The court’s interim order raises crucial questions on why the Centre has failed to monitor and curb the illegal mining of atomic minerals from Tamil Nadu’s shores.
As the saga of illegal beach sand mining drags on in the Madras high court, an interim order pronounced on March 27, by the first bench comprising acting Chief Justice Hulavadi Ramesh and Justice R.M.T. Teeka Raman, has finally called into question the role, or the lack thereof, played by the Centre over two decades in monitoring, curbing and enforcing laws preventing the mining of monazite, an atomic mineral found in the beach sands of Tirunelveli, Kanyakumari and Tuticorin districts in Tamil Nadu. The mineral is found in the sand of the shores of Kerala, Andhra Pradesh and Odisha as well.
In its interim order, the high court said:
“Being high value mineral and a natural wealth, it should be preserved and should not be leased out without proper approval of Atomic Minerals Directorate (AMD) and the Indian Bureau of Mines (IBM). The said mineral has to be isolated from crude form of sand mining and it can be best utilized in atomic power generation and manufacturing of Uranium and other types of heavy materials. In fact, by order dated 22.07.2016, this Court has taken note of the aspect of monozite (sic) mining and observed that it is for the Central Government to take a policy facilitating the utilisation of the monozite (sic) mined, however, no such policy had been brought… Having regard to the high value of the mineral Monozite, which is a rare metal and considered quite valuable and could be used as a replacement for Uranium in nuclear power generation, the Central government has to take a policy decision and regulate the mining of the same.”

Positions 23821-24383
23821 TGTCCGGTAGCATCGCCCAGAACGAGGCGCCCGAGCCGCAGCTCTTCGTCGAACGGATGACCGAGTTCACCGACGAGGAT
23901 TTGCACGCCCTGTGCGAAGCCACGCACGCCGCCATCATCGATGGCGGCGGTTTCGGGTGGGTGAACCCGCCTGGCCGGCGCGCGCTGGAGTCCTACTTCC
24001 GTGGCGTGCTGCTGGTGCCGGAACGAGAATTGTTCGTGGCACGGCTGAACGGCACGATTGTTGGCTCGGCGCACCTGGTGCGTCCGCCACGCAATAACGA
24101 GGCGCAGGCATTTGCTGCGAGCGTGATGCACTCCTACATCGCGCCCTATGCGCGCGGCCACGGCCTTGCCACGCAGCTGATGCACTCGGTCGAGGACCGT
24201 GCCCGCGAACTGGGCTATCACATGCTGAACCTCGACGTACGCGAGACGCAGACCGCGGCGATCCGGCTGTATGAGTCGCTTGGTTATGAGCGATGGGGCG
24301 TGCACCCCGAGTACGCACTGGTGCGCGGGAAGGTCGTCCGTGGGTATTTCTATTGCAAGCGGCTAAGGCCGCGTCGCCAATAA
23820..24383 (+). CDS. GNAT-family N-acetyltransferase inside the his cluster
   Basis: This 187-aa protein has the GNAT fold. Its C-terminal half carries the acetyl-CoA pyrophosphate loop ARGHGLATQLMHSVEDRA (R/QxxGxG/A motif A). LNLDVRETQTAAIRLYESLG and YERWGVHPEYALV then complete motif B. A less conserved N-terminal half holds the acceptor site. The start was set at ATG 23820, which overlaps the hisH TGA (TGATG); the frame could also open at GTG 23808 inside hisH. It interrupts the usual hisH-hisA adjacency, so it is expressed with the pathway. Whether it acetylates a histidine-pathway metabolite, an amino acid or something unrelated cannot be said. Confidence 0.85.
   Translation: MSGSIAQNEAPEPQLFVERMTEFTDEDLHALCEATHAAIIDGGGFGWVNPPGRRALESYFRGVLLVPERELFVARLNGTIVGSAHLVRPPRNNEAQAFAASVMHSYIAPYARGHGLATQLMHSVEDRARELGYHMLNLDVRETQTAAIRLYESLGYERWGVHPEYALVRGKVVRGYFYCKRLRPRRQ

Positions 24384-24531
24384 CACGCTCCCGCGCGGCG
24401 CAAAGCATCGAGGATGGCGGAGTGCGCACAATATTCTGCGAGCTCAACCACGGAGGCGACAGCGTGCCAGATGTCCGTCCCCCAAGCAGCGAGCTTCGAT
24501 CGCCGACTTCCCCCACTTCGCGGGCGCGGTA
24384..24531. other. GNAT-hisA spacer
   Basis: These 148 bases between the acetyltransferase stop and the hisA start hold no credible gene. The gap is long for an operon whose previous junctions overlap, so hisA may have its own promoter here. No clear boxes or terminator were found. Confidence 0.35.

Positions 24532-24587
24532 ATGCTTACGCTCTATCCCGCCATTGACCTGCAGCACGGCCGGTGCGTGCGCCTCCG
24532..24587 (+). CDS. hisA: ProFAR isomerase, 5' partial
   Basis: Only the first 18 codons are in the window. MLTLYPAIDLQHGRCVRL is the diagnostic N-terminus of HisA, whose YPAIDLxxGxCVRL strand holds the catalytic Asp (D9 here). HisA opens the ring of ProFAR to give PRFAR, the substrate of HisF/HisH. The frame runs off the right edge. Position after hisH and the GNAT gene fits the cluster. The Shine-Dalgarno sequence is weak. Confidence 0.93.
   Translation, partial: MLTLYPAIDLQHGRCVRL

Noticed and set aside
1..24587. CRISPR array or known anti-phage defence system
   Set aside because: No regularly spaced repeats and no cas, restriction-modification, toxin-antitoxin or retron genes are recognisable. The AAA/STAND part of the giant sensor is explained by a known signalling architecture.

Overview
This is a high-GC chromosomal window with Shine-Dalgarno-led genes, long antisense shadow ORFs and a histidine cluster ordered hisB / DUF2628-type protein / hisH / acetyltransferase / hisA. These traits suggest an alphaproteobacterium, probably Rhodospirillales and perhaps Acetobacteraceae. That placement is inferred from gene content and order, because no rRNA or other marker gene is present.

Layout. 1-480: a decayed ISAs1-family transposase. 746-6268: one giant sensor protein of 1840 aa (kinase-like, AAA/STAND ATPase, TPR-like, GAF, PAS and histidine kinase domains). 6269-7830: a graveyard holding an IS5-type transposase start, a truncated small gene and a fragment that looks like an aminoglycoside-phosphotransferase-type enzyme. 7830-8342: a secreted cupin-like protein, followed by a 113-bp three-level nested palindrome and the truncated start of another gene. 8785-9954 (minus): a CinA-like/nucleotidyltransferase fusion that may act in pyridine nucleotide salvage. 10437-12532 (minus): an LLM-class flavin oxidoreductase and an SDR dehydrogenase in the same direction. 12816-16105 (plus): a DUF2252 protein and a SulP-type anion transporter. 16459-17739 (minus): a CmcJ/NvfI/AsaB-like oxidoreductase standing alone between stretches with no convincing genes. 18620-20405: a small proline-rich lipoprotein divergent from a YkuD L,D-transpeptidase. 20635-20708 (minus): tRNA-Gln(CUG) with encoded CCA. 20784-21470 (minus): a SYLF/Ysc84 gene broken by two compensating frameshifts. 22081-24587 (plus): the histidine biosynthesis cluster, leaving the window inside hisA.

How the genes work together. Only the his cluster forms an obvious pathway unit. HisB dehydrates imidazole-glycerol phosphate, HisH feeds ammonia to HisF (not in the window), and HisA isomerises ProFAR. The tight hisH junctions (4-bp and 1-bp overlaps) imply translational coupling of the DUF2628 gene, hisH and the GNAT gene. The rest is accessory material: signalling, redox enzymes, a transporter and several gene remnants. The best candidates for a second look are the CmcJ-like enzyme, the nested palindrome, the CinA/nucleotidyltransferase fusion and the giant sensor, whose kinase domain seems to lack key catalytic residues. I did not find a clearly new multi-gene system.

Monazite is a heavy mineral found naturally mixed in the sands of the beaches of the southern coastline of India, especially in Tamil Nadu. It is an atomic mineral – meaning that it can be processed to yield thorium, which can be further enriched to uranium for use as nuclear fuel. As per existing laws, no private player can mine or process monazite. Private players can mine and separate other minerals found in the beach sand mixed along with monazite – such as garnet, ilmenite, rutile, leuzoxene, zircon and sillimanite. These minerals are used extensively as abrasives, and in paint and pigments.
The court has also ordered that a special team be formed by the Tamil Nadu government to send experts from the AMD and Indian Bureau of Mines to take samples of sand in the coastal areas where illegal mining is rampant and to analyse these for the level of monazite present.
But the question that has arisen is this – why has the Centre not acted for so many decades?
During the hearing on March 27, additional solicitor general G. Rajagopalan, representing the Centre, said: “We have made the law but we are not able to handle. Implementing authority is the state government. We are not able to do anything.”
The law is clear. Atomic minerals like monazite are solely under the purview of the Department of Atomic Energy (DAE), a portfolio held by the prime minister. The reason for not allowing atomic minerals like monazite to be mined by private players is that it is a question of national security. Only state and Central government agencies, such as Indian Rare Earths Limited, can mine and process monazite.
In an affidavit filed by the DAE in 2013 before the Madurai bench of the Madras high court, the Centre explained the logic behind not allowing private players to mine and process monazite:
“The risks due to radiation, to the general public, in an unchecked and commercially-motivated processing/cracking of monazite for extracting mixed rare earth chlorides/compounds are too high and completely avoidable.”
The affidavit also points to “security and strategic concerns” of the atomic energy sector, under the purview of which comes the mining and processing of monazite.